In that Boundary Waters picture, of northern Minnesota, Dan and I saw the same thing, which my own words failed to capture as well as the painting. In my camping journal I noted the sunset during my trip that day in late June 2010:

“In the water, the tree line on the opposite shore is reflected [of] its top. And in the water, pink on the closer end of the [dark] green mirroring the lake combines the soft red, and to my right (east), I see the gold visoring over the treeline on land to the north. And five minutes ago, I could see peachy pink on the east as bright as if the sun wanted to dawn like premature morning.” (“Field Book” entry).

Dan's “Sunset on Boundary Waters” captured that rapture, letting me recall it. Comparing notes, he and I saw a similar sight, almost exact in extent, on different lakes in BWCA, in different years. The same mystical sunsets of a Boundary Waters Canoe Area separated in time? As a witness, Dan did not put himself in the painting. Why would he? Anyone in that pristine scene would only make it less universal, and an obstruction to the nature of it. Dan's entire show left the images untainted, unobstructed with the clutter, but full of image that evoke impression and interpretation. The artist giving it uniform objectivity. The paintings—nearly all of them—successfully give themselves objective meaning. Dan let the paintings know what they wanted to heal, to complete them, as he said. The subject views of the show wanted only to know themselves.

In that, Dan's gifts made the art and the audience, separately, each complete.

Part 2: The First and Uncertain Trip of The Low Adventures: Trekking Superior Hiking Trail

The Low Adventures: Trekking Superior Hiking Trail
Part 2: The First and Uncertain Trip
By Tim Krenz
July 18, 2017

After convincing me on the “day of the Pinto” in November to trek the entire Superior Hiking Trail from Two Harbors, MN to the Canadian border, Craig made various ideas of planning over the course of that winter, 2001-2002.Time available, our age, and our physical conditions would mean we could do it by stages, in short trips, and take leisurely lollygagging time on the actual trail.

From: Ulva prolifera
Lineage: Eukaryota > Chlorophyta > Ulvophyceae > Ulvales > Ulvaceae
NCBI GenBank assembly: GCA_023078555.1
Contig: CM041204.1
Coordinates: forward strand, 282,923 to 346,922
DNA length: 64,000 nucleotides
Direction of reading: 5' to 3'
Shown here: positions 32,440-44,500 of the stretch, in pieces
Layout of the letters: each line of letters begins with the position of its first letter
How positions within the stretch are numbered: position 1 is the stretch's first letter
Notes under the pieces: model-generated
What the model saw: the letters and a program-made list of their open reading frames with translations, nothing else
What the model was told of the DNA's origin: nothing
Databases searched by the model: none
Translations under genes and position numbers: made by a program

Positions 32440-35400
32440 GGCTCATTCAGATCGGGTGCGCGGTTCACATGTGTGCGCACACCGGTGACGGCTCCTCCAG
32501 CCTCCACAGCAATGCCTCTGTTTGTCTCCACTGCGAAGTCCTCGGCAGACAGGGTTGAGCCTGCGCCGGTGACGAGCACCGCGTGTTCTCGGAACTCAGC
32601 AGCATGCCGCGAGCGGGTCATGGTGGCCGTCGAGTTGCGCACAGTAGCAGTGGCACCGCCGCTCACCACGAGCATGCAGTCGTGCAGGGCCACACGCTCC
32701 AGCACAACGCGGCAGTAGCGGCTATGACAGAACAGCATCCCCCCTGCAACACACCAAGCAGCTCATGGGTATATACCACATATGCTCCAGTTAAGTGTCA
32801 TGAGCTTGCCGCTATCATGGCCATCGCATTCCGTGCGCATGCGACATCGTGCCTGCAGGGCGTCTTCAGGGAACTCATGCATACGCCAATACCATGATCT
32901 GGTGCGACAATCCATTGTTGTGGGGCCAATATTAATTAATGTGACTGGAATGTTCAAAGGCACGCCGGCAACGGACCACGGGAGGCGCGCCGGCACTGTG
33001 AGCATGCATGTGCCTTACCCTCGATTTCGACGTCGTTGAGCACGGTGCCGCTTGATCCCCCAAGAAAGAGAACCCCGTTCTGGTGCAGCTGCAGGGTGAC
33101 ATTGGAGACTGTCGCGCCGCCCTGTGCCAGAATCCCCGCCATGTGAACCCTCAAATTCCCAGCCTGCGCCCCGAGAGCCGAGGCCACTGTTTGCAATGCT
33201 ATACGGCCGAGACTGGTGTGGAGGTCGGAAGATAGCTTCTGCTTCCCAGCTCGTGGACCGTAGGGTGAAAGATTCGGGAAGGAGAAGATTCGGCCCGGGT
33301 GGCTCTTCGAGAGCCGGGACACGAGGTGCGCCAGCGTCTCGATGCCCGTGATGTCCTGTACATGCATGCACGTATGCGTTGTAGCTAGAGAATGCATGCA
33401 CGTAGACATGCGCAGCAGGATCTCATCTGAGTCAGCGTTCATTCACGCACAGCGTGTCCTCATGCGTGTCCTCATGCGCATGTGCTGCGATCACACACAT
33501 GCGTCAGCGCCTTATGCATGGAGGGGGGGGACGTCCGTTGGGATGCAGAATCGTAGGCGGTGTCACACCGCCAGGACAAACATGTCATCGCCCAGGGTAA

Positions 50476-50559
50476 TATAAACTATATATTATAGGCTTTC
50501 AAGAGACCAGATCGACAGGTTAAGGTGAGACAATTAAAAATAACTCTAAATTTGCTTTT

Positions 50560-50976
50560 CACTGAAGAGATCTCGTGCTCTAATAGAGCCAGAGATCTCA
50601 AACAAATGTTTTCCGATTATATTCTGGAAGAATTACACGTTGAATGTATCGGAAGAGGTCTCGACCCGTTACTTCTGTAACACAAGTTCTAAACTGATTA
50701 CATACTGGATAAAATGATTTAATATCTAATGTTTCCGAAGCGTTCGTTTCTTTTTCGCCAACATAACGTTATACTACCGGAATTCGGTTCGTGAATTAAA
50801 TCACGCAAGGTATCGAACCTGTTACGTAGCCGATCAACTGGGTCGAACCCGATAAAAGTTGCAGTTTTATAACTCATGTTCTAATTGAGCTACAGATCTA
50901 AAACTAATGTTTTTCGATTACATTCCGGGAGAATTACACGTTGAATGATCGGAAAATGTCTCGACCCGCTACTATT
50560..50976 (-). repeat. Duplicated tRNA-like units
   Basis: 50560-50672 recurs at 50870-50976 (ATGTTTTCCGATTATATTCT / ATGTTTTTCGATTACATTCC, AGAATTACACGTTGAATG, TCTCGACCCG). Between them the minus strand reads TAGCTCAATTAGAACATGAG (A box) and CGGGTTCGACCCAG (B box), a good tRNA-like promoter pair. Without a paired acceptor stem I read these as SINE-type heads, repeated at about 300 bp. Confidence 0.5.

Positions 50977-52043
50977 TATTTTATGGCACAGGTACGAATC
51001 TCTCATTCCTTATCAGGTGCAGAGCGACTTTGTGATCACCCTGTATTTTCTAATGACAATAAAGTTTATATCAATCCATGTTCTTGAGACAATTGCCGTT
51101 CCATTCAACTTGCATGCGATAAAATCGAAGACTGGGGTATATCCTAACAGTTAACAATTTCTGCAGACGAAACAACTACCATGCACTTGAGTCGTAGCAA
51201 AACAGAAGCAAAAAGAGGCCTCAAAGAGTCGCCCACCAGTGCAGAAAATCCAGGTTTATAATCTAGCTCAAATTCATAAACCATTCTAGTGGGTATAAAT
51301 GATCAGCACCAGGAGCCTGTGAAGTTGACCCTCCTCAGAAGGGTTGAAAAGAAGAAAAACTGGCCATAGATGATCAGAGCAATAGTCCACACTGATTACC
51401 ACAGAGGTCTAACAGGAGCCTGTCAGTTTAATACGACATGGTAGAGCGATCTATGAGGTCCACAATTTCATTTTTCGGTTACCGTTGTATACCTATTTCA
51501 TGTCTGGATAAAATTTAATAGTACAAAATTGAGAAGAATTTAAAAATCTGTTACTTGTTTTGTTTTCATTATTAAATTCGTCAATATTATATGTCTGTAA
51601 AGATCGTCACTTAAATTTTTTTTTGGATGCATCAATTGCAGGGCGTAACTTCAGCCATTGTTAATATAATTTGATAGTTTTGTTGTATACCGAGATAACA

We would start in June, but I feared for my mortality and several very irrational things in the whole ordeal to come—heart attack, primary among them; bears, equally worrisome; and everything from UFO abductions to getting eaten by Big Foot, both of those last surprisingly notable in my list. I had no idea what to expect. I knew I could not deal with bears, so I tried to ignore that potential problem. Aliens and Big Foot, I pushed out of my mind, with some remarkable difficulty for a paranoid and imaginative guy like me. To avoid the heart attack, I had some solutions.

Beginning that Thanksgiving, I decided to train physically for the trip. A heavy smoker, and never too enthusiastic about exercise, I started my regimen small. Over the next several months, I walked all over my hometown of Osceola, Wisconsin—up the hill on County Highway M, around the circuit of the village, and down and up the massive and steep stair cases to the Cascade Falls. Even with a back pack full of heavy crap to accustom myself to the weight, I trudged those steps to the falls immediately below my apartment above the main street gift shop.